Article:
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Pricing and consumer protection
What rules govern retail pricing for telecoms services?
Retail prices are freely fixed by telecoms operators.
What rules govern consumer service contracts?
Consumer service contracts are generally governed by Sections 1092 to 1122 of the National Civil and Commercial Code and Law 24,240 (the Consumer Law). In addition, a specific consumer regulation governs fixed and mobile telephones.
The general standards of consumer protection prohibit contract clauses that:
- waiver or restrict consumer rights;
- extend the rights of the other party; and
- impose the reversal of the burden of proof to the detriment of the consumer.
Are telecoms service providers bound by any consumer disclosure requirements?
Yes. Section 1,100 of the National Civil and Commercial Code and Section 4 of the Consumer Law establish that the supplier must provide clear and detailed information concerning:
- the essential characteristics of the supplied goods and services;
- their commercialisation conditions; and
- any other circumstance relevant to the contract.
Under Section 4 of the Consumer Law, such information must be provided in writing, unless otherwise expressly accepted by the consumer. Further, Section 4 of Decree-Law 1798/1994 establishes that suppliers of goods or services must immediately inform the competent authorities and consumers of any dangers discovered after said goods or services have been introduced to the relevant market.
In particular, as regards public domiciliary services, Section 25 of the Consumer Law states that companies providing such services must provide information in writing regarding the conditions of the supply and the rights and obligations of both contracting parties. This information must also be made available to public service offices. Similarly, companies must include the following statement in all bills for public attention: "You have the right to claim for compensation if we invoice undue sums or concepts or improperly claim the payment of bills already paid, Law No. 24,240 ".
Section 28 of the Consumer Law sets out that bills must also state whether there are owed periods or other debts, including details of dates, concepts and interests, if applicable. Otherwise, the bill must include the following wording: "There are no outstanding debts". Finally, Section 30 of the Consumer Law foresees that users of public domiciliary services should be adequately informed about the safety conditions of the systems and appliances delivered for the provision of services.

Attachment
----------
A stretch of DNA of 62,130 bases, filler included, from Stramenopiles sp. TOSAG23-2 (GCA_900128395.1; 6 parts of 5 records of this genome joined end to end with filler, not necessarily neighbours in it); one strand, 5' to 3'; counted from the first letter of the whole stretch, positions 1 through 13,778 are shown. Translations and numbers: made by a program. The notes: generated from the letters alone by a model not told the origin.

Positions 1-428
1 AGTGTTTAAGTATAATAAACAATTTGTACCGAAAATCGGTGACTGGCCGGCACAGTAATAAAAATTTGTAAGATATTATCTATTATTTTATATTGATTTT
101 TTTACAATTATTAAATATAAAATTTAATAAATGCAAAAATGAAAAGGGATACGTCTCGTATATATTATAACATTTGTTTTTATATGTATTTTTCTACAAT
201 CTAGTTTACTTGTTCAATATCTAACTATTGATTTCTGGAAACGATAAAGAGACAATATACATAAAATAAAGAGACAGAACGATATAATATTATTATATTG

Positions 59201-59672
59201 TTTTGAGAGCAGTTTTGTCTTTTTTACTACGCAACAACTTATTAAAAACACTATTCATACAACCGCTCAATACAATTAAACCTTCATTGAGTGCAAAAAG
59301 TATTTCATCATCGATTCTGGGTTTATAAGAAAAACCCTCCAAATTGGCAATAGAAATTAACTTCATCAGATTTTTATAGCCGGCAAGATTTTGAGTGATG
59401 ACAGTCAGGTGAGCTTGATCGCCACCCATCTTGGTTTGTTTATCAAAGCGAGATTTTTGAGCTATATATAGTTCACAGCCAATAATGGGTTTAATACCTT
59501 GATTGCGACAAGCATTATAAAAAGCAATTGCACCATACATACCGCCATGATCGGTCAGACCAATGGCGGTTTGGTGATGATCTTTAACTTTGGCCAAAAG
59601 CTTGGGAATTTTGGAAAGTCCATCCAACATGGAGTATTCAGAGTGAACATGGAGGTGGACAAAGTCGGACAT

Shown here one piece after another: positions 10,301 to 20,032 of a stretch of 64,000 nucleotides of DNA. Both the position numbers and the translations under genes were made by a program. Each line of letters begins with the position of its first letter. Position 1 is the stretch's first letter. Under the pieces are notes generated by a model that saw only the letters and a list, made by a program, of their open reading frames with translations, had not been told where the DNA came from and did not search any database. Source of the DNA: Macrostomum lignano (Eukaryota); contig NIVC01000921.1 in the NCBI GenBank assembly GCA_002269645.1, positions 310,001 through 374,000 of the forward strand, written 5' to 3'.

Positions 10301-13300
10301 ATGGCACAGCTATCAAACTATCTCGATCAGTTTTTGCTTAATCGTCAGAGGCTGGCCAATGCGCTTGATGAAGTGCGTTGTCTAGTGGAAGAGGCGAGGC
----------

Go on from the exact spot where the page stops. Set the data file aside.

Under Resolutions 45/1997 and 242/2006, telecoms service providers must supply the following details to consumers:
- data on which billing is based;
- the amount of local and international calls made and the resulting costs; and
- any increases of tariffs at least 60 days before their implementation.
Joint Resolutions 29/2014 and 81/2014 of the Secretariat of Trade, the Secretariat of Communication and the Secretariat of Trade Resolution 176/2017 state that mobile communications service providers must provide information on a regular basis via invoices, their websites, consumer emails and free telephone lines regarding:
- the price of:
- hire plans;
- local, national and international long-distance calls per second;
- text and multimedia messages;
- internet access by the hour, day, week, month, kilobyte or megabyte, as appropriate; and
- all of these services in and out of tariff plans;
- bonuses and promotions in a clear, truthful manner, without concealment or inaccuracies that may lead to error or confusion regarding the availability and characteristics of the offered service; and
- details of outgoing calls, text and multimedia messages, internet use and other charges.
Issues and concerns
Are there any particular competition issues or concerns in the domestic telecoms market?
There are no relevant competition issues in the domestic telecoms market at present other than the Telecom Argentina-Cablevision merger, which is under review by the antitrust and telecoms authorities.
The Ministry of Modernisation is expected to revise the spectrum cap for mobile services.
Do any sector-specific competition regulatory/legal provisions apply (eg, special conditions for dominant telecoms market players)?
Dominant market operators are subject to specific obligations concerning interconnection, including:
- maintaining an updated public interconnection offer; and
- guaranteeing to unbundle the local access network.
Are there any requirements for structural, functional or accounting separation of operators’ activities?
Telecoms and mobile operators are subject to accounting separation for cable television services. Further, dominant operators must have separate accounting for interconnection-related activities.
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